The Miami-Dade Commission election is sneaking up on us — it’s in August, not November, like the state and congressional races — and it’s going to be pretty big, with five of the six seats open, thanks to the term limits.
Say goodbye to commissioners Jean Monestime, Sally Heyman, Rebeca Sosa, Javier Soutoand Jose “Pepe” Diaz, who is widely rumored to be running for mayor of Sweetwater next. Commissioner Danielle Cohen Higginswho got her job by nomination, will face her first election but is favored to win, so far.
We could have six new commissioners, but we will certainly have five new ones. Like a repeat of 2020, this is an opportunity to completely change the dynamic of the stage. Added to the five new Commissioners elected in 2020 (and Cohen Higgins), we will have 11 Commissioners with two years or less under their belt. Commissioners Joe Martinez and Eileen Higgins will be seniors.
With just over four months until primary election day on Aug. 23, here’s who’s lining up for which seat. So far, because qualifying, which begins next monthdoesn’t end until June 14.
In District 2, to replace Monestime, there is a group of aspirants. Previously, there were nine candidates, but two withdrew and the former commissioner Dorrin Rolle died in 2020. There are now six: Wallace Aristideprincipal of Miami Northwestern Senior High, former mayor of North Miami Josephat “Joe” Celestin, Monique Nicole Barley-Mayowho ran for mayor of the county in 2020 (and now we know why), Marlene Bastienexecutive director of Haitian Women of Miami, current mayor of North Miami Philip Beloved and William Clarkretired paramedic and community activist.
According to the latest campaign finance reports, the most money was raised by Bastien, with $173,300, and Aristide, who has around $106,000, although just over $18,000 was loaned to himself. Bien-Aime raised around $56,000, Clark nearly $38,000, and Celestine and Barley-Mayo trail with $7,500 and zero, respectively.
In District 4, we have the opposite interest – only one candidate: Miami Beach Commissioner Micky Steinberg. Heyman’s seat is the only one with only one hope behind the scenes. It’s still early days, but the $306,000 Steinberg has raised might scare others away, as expected. She still has about $270,000 on hand. And that’s not counting the political action committees.
Related Read: Miami-Dade’s Danielle Cohen Higgins Files Petitions to Qualify for First Race
In District 6, we have long had a state representative. Bryan Avila as Sosa’s heir apparent. Ibis Valdes has had its head screwed back on and has already withdrawn. But construction manager Orlando Llamaswho was running to replace Avila in Home District 111 through February, filed paperwork in March showing he intended to run for the county commission instead.
Avila can jump to a Senate race if Manny Diaz, Jr.., is appointed education commissioner, which would be a joke. The guy’s business is charter schools. But stranger things have happened in Florida. And if this travesty happens, then this race might get more interesting.
Las malas lenguas say none other than the former lieutenant governor. Carlos Lopez Cantera waits to see if Avila jumps so she can intervene. But that goes against other rumors that CLC, which was once a Miami-Dade real estate appraiser, is running for one of the county’s new seats in the 2024 ballot, as election supervisor.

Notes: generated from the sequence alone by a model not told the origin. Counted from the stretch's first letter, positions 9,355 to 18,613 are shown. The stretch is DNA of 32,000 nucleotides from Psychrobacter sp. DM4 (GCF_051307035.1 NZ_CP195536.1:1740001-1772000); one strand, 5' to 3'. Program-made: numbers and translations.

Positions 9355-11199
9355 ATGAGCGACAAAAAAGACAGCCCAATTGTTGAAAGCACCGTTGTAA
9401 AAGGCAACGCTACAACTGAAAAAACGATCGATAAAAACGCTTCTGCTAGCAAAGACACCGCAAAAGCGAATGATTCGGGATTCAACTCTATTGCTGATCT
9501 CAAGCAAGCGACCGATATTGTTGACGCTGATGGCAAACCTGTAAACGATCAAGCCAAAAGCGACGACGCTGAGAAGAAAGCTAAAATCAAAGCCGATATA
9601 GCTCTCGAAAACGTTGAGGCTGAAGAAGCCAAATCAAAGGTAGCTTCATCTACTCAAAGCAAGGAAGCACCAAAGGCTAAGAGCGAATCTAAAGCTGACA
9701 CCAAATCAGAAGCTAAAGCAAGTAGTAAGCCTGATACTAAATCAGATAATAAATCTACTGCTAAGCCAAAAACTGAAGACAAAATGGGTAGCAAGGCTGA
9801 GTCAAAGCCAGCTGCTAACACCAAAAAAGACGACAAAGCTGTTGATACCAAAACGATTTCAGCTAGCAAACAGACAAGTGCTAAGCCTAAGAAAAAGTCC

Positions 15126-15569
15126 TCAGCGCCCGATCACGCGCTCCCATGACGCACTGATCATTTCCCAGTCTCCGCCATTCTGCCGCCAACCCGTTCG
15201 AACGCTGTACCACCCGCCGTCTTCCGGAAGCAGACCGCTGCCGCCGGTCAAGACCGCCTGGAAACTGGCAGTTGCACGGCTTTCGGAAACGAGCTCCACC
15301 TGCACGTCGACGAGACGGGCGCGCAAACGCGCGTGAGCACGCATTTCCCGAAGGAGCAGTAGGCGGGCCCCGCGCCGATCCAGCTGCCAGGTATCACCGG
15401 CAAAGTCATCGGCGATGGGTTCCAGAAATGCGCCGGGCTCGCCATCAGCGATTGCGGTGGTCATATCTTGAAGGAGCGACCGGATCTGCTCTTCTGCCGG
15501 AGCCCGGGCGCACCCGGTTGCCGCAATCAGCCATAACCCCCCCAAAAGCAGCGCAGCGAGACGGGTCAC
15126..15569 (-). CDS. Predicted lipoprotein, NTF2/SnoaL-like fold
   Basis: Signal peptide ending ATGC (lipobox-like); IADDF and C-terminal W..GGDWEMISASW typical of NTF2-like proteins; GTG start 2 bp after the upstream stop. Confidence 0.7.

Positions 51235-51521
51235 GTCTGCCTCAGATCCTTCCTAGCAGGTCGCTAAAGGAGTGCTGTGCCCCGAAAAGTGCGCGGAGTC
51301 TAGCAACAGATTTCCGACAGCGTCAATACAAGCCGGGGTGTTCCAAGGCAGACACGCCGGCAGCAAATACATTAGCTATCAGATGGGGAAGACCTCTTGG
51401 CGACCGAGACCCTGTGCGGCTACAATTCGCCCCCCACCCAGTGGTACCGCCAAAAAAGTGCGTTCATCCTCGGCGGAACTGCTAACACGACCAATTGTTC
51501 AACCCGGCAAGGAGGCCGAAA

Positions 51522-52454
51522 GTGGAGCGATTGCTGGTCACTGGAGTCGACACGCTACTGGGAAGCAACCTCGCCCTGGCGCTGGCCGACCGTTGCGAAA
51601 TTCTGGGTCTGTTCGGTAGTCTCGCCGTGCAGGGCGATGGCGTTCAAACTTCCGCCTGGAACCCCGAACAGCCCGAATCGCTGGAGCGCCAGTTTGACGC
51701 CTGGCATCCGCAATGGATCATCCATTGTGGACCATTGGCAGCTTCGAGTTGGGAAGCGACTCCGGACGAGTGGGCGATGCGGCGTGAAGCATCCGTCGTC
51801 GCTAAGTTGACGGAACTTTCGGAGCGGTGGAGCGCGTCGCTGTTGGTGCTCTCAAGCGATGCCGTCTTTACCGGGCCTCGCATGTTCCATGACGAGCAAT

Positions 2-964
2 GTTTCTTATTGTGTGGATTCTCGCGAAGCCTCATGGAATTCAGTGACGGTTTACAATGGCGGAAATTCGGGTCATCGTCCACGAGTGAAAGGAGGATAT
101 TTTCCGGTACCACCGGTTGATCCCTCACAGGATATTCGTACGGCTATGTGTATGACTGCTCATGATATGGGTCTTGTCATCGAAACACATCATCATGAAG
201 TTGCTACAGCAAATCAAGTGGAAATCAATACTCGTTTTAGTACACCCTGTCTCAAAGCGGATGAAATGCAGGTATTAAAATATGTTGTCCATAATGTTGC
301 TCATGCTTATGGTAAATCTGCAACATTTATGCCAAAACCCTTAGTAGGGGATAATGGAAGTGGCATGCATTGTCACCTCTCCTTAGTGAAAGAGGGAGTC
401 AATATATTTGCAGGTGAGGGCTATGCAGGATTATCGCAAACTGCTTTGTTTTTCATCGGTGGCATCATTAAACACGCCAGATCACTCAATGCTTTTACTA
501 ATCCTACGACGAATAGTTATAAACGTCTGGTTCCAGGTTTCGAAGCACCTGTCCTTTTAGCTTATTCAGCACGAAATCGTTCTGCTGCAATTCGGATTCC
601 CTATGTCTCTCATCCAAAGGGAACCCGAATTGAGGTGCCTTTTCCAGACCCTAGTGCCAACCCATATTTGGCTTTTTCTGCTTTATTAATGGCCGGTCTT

He would also have looked at the side seat: Coral Gables Commissioner Jorge Fors – who better prepare for more posts about his homestead exemption fraud – and political operative Kevin Cabrera, whose wife is a state representative. Both are waiting for Avila to move.
In District 8, Cohen Higgins has pretty much an open field. There have been many rumors – most started by the commissioner to — that the mayor of Palmetto Bay Karyn Cunningham would challenge her, but Cunningham told Ladra she was focused on her own re-election, which is also this year.
Three people, including the former Palmetto Bay councilman John DuBois, withdrew. Alone Alicia Arellano remains. But she’s only raised $2,300 compared to the nearly $400,000 raised by Cohen Higgins so far, which is exactly why the seat should never have gone to anyone.
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In District 10, we have a one-on-one, so far, to replace Souto. It’s a bit unbalanced in terms of money as a state representative. Anthony Rodriguez a $280,000 and libertarian marijuana activist Marthe Bueno raised less than $18,000. But these two will make for some very interesting debates, if Rodriguez dares.
Related Read: Launched by Sweetwater Council, Sophia Lacayo targets county commission
In District 12 we have another one-on-one, still so far, with Doral Mayor J.C. Bermudez against former Sweetwater Councilwoman Sophie Lacayowho was forced to resign when she was convicted of perjury for swearing she lived in the city when in fact she didn’t.
This time, she says she lives in a $2.8 million home in Doral. Yes, Ladra will definitely check that.
Lacayo is also mostly self-funding his campaign, lending himself at least $169,000 of the $187,000 in his account so far. Bermudez raised $213,000.
Voters should prepare first for phone calls and then for mailings from candidates. And they should demand debates about the options.